Only the secondary microphone calls the top edge home.
Overall, the design of the OPPO F1s looks pretty premium, but one which is is pretty overused by now. Still, it is nice to see premium designs in affordable smartphones.
|CPU:||MediaTek MT6750 64-bit (4x A53 @ 1.5GHz + 4x A53 @ 1.0GHz)|
|GPU||ARM Mali-T860 MP2 @ 520MHz|
|Display:||5.5″, HD (720p) IPS display|
|Storage:||32GB internal (expandable with microSD up to 128GB)|
|Camera:||13MP f/2.2, single LED flash
16MP f/2.0 front camera
|OS:||ColorOS 3.0 based on Android 5.1|
|Connectivity:||WiFi 802.11 a/b/g/n
|SIM:||nanoSIM (dual SIM support)|
|Battery:||3075 mAh (non-removable)|
The MediaTek MT6750 SoC is manufactured on the very mature 28nm HPM process. The 28nm manufacturing process has been around for quite some time already, so should be rather matured. As it is, we have tried out several devices with 14nm-based SoCs, and the difference in battery life is really quite noticeable. Still, the OPPO F1s should sport a pretty good battery life as the MediaTek MT6750’s CPU cores are clocked rather low. 3GB RAM should keep things running smoothly. The ARM Mali-T860 MP2 GPU should also ensure graphics performance on par with the latest mid-range devices. Well, that’s enough talk. Let’s run the usual suite of benchmarks.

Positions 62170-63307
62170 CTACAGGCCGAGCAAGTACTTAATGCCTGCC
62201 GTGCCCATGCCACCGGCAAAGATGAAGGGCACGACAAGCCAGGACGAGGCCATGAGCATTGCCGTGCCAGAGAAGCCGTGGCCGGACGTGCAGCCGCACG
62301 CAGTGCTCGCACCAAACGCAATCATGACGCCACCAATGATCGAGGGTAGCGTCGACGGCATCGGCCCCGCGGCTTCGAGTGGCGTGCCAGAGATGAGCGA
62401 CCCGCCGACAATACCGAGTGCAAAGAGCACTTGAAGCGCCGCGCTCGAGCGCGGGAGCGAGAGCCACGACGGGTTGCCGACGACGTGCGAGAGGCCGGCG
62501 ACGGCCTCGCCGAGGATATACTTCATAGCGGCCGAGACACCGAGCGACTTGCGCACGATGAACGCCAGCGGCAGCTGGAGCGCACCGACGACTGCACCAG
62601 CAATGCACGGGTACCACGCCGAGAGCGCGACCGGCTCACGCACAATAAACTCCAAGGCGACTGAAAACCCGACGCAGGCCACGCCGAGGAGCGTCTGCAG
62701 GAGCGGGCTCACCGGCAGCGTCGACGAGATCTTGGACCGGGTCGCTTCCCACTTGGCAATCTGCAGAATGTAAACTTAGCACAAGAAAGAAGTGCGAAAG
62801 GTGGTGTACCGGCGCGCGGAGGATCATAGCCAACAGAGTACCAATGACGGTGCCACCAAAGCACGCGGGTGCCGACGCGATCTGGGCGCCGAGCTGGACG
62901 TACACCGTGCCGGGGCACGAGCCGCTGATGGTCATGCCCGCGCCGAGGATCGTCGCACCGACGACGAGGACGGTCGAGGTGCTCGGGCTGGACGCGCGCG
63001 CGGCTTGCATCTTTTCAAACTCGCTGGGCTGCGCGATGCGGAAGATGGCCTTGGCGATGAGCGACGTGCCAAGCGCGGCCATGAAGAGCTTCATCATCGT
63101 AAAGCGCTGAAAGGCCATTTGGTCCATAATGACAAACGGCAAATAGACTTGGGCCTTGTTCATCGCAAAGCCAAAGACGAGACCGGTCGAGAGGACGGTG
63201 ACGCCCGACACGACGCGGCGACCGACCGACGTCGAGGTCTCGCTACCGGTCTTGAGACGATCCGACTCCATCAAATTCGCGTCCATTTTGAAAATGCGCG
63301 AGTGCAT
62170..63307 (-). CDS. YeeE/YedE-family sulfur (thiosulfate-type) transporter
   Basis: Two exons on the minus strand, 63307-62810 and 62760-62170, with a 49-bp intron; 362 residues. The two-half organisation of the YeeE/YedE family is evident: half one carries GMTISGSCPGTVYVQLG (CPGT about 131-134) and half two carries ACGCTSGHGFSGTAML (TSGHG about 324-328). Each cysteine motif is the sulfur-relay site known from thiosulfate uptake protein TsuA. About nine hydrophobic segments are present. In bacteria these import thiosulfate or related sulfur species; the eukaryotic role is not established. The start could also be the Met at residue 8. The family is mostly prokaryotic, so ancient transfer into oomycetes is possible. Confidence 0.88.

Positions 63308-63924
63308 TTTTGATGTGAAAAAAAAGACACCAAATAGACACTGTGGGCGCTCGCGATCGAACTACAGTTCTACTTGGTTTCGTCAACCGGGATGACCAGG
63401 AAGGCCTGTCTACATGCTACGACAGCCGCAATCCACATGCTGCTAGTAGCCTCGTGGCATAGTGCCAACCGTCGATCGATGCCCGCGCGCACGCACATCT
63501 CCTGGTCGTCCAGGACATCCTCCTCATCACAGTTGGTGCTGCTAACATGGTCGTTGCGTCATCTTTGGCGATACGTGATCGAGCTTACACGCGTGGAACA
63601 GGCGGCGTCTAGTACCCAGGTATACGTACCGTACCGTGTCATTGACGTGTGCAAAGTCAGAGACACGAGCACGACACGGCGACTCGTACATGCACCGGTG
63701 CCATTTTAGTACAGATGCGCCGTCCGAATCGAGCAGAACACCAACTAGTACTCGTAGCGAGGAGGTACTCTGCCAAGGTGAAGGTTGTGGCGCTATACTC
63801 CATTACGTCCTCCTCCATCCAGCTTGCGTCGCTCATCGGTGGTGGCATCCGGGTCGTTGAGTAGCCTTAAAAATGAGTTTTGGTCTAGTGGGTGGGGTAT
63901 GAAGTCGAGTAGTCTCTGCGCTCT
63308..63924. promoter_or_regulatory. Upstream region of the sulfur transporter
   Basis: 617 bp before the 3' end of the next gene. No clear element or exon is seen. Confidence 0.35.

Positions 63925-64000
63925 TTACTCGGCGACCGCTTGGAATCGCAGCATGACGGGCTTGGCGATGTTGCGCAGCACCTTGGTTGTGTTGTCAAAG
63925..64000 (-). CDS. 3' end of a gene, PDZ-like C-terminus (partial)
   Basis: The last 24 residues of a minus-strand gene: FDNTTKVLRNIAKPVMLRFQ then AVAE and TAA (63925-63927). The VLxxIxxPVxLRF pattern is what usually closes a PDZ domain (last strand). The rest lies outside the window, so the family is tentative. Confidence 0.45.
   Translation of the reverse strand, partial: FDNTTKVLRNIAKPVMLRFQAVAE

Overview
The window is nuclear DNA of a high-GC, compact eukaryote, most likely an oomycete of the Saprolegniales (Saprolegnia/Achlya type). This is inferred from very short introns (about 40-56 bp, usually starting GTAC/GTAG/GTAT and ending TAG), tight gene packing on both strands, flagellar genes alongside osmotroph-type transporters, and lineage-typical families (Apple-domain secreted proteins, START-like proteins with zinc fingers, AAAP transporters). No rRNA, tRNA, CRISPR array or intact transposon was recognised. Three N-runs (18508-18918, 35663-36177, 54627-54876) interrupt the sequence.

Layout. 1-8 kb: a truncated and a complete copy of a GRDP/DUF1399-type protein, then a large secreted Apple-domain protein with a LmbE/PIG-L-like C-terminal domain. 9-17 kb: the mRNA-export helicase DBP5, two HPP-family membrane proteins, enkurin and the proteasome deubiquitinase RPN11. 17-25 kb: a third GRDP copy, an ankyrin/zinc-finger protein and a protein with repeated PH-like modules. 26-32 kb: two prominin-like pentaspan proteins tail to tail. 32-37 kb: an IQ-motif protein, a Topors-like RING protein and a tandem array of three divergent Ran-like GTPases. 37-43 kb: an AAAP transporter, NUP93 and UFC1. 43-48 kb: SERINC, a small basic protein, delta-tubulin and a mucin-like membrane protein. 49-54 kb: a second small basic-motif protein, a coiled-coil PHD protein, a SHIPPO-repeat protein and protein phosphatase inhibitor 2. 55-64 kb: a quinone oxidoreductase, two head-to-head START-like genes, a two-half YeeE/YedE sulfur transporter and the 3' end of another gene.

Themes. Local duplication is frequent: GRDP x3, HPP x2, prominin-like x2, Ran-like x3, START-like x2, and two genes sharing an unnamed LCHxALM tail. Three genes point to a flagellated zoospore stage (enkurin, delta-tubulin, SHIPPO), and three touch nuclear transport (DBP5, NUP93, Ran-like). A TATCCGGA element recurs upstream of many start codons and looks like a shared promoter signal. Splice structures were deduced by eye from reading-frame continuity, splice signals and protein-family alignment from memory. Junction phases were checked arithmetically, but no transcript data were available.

GPU scores are quite poor, but then this is not a phone destined to break benchmark records. You may not get the best experience in games like Real Racing 3, but if you are just an avid fan of Pokemon Go, you should be fine.
The CPU is also relatively weak compared to recent offerings from the competition.
Overall performance is tested in Antutu, and with the weak CPU and GPU score, it is no surprise to see a low score here too.
The OPPO F1s does not do well in PCMark either.
For battery life, the OPPO F1s does not offer a way to keep track of the on-screen time. Therefore I just recorded the time I spent away from the plug. With a mix of WiFi and LTE connections, I managed to get around 24 hours of battery life. This was with quite heavy Whatsapp, Messenger, Facebook and Instagram use. I believe that it should be quite adequate for most users to last through a day of usage.
Single-handed usability is possible with this device, as it features pretty slim bezels. A 5.5″ display is pretty standard nowadays, so I believe no one will have trouble handling the OPPO F1s.
As usual, the first thing I do when I start reviewing a device is to insert the SIM cards into the device. Lo and behold, when I thought true dual-SIM functionality is dead, the OPPO F1s actually features two separate nanoSIM slots and a microSD slot on a single tray!
Front-mounted fingerprint sensors are not really my thing. Since I am used to fingerprint sensors placed on the rear of devices, a front one seems counter-intuitive. While I did not like the placement, the fingerprint sensor is pretty fast, unlocking the device immediately when I pressed down on it to wake it.